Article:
In the morning, she’s offering her Sweater Surgery class. Imagine if you were able to fix the parts of a project that didn’t come out exactly as you wanted (and we’ve all got those lurking in plastic bags at the back of the wardrobe) – well, this workshop will give you the skills to change “meh!” into “wow!” Projects can be rescued by changing the pattern as you work, or altering after the fact, and Carol’s workshop covers both. You can read more and make a booking by clicking on the image above – your projects will chorus their thanks.

In the afternoon, we’ll have a repeat of one of the most popular workshops ever: Carol’s Short Rows Demystified. Using one of the most versatile child’s patterns we know, the very dotey Taupini, you’ll experiment with several different short row methods for shaping your fabric. Short rowing is such a versatile skill, and last year’s workshop was an enormous success, reflected in the long list of gorgeous projects that followed. Clicking on the image above will take you to the booking page, and you can read more there too.

And we’re very very proud to be able to offer exclusive Carol Feller patterns as part of the Irish Yarn Club 2014, to complement the stunning hand-dyed yarn from talented Irish dyers. The perfect gift for a knitterly friend or for yourself, with sign-ups open for just another two weeks!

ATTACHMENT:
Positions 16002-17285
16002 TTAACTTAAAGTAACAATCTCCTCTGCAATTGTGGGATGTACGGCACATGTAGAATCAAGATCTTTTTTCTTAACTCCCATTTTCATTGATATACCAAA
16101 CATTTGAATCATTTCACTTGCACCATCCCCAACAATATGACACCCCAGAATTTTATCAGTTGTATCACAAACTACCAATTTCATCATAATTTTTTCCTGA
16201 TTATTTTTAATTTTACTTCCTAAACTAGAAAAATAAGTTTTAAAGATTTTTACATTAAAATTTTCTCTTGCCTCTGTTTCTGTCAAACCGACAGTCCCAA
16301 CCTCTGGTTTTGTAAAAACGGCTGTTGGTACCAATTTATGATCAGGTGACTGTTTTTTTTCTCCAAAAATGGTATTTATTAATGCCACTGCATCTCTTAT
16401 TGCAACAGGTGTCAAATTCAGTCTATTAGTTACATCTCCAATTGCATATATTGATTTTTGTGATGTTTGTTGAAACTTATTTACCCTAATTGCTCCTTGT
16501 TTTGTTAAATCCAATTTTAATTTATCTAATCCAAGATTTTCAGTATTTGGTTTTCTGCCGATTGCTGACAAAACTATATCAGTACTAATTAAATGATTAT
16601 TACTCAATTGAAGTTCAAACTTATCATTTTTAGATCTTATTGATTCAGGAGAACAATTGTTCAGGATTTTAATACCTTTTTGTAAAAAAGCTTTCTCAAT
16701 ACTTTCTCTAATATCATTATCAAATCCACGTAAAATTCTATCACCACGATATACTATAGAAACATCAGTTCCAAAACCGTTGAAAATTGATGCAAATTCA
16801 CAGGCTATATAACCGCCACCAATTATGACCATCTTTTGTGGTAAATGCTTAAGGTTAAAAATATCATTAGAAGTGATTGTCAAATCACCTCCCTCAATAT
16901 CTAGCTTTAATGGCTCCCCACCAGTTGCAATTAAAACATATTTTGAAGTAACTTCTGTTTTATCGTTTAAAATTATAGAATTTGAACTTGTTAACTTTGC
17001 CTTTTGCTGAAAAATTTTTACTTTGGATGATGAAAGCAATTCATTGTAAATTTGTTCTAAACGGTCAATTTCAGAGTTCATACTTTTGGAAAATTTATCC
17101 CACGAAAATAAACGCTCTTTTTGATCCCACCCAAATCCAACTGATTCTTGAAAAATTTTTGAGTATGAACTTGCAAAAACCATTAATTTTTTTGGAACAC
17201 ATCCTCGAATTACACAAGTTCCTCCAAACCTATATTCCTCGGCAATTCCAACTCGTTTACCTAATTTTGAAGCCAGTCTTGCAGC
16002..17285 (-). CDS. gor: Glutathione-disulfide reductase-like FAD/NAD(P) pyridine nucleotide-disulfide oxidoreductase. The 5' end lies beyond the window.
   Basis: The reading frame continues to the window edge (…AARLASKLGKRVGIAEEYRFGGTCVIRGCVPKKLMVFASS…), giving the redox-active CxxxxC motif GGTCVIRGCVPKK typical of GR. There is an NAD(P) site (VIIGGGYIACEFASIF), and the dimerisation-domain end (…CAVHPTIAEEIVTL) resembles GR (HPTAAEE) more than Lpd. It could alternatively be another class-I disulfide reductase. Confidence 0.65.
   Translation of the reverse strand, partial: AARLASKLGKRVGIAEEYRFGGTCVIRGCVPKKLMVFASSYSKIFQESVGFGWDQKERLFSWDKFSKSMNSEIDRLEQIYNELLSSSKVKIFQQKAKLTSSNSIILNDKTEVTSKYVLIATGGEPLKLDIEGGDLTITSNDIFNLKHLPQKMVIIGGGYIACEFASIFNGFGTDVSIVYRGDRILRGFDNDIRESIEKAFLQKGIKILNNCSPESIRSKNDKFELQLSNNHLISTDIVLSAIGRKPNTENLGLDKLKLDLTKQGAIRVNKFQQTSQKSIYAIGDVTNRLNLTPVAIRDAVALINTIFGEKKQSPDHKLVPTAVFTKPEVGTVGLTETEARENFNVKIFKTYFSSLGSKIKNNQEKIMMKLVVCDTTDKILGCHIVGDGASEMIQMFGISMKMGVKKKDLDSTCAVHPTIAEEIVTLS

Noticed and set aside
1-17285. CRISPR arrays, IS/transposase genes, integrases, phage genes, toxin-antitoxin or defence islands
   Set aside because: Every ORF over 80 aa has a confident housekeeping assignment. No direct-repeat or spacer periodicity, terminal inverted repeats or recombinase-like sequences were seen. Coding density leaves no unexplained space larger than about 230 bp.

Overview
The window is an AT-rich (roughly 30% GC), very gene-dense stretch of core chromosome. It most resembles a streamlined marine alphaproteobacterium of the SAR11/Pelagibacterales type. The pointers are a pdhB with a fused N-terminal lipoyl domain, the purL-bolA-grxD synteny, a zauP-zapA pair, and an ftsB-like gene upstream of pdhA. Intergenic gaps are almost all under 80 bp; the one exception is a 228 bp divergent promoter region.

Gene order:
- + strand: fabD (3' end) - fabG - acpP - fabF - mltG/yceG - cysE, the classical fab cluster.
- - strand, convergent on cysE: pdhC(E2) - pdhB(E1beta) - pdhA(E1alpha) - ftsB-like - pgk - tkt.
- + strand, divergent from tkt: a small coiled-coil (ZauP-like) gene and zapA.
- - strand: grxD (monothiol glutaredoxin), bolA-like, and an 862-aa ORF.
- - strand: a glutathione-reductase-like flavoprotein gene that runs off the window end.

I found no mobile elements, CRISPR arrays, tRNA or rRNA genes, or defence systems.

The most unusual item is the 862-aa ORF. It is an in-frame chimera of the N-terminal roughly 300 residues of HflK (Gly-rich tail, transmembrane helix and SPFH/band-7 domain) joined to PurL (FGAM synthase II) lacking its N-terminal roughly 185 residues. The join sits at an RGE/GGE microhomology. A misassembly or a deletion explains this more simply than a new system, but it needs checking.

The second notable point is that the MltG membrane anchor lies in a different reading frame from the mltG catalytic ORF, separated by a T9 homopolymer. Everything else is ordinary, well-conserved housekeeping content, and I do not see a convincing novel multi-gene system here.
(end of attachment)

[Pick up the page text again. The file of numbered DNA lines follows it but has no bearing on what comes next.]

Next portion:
We’re looking forward to Christmas and New Year, but February’s going to be splendid too!

Using your head

We’ve talked about blocking techniques before, and about how magically it transforms your hunched and lumpy work into something smooth and beautifully professional, with practically no effort at all.

That neat and orderly finish is what you want for knitted and crocheted gifts, and since time is getting on and a lot of hats are being made for Christmas, we thought it would be a good idea to talk about how to block them.

The trouble with hats, put simply, is that they’re very rarely flat. You can’t pin just them out like a scarf or a shawl. But help’s at hand, and the picture below shows all you need.

After you’ve soaked your hat well and blotted out most of the moisture in a towel, take a moment to consider: is it flat, like a beret or a tam, or is it round like a beanie? If it’s flat, like this wonderful Neep Heid by Kate Davies, simply pop a plate inside it, one large enough to smooth out the knitting. Since our Neep Heid is adult-sized, we used a dinner plate, but smaller hats would need smaller plates. Let the hat dry, and slip the plate out.

If your hat is curved, like our own Thistle pattern, then you need the balloon. Soak your hat and blot it as before, and then blow up the balloon to the size you need (smaller for a child, larger for an adult. Crown it with the uniformly damp hat.

Wait for it to dry completely and remove the balloon (it can then find a deserving home!).

Ta da! Perfectly blocked hats, with even stitches, smooth fabric and impressed recipients. And another thing crossed off the To Do list!